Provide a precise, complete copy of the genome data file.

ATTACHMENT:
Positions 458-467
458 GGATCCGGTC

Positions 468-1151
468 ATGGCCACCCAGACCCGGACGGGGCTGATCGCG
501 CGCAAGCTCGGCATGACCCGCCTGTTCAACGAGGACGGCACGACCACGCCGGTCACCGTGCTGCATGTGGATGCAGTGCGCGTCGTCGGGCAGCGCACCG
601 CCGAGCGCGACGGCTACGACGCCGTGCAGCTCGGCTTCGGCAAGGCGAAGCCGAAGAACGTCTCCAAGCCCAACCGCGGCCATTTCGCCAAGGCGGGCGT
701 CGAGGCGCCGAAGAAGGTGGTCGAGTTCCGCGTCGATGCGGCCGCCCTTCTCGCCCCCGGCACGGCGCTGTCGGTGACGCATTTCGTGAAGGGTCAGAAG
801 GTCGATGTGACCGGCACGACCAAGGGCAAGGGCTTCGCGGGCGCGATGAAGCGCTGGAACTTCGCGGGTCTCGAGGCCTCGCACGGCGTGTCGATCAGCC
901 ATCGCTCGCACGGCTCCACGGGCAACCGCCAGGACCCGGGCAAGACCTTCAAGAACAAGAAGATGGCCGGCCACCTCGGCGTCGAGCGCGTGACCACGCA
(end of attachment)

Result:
Positions 458-467
458 GGATCCGGTC

Positions 468-1151
468 ATGGCCACCCAGACCCGGACGGGGCTGATCGCG
501 CGCAAGCTCGGCATGACCCGCCTGTTCAACGAGGACGGCACGACCACGCCGGTCACCGTGCTGCATGTGGATGCAGTGCGCGTCGTCGGGCAGCGCACCG
601 CCGAGCGCGACGGCTACGACGCCGTGCAGCTCGGCTTCGGCAAGGCGAAGCCGAAGAACGTCTCCAAGCCCAACCGCGGCCATTTCGCCAAGGCGGGCGT
701 CGAGGCGCCGAAGAAGGTGGTCGAGTTCCGCGTCGATGCGGCCGCCCTTCTCGCCCCCGGCACGGCGCTGTCGGTGACGCATTTCGTGAAGGGTCAGAAG
801 GTCGATGTGACCGGCACGACCAAGGGCAAGGGCTTCGCGGGCGCGATGAAGCGCTGGAACTTCGCGGGTCTCGAGGCCTCGCACGGCGTGTCGATCAGCC
901 ATCGCTCGCACGGCTCCACGGGCAACCGCCAGGACCCGGGCAAGACCTTCAAGAACAAGAAGATGGCCGGCCACCTCGGCGTCGAGCGCGTGACCACGCA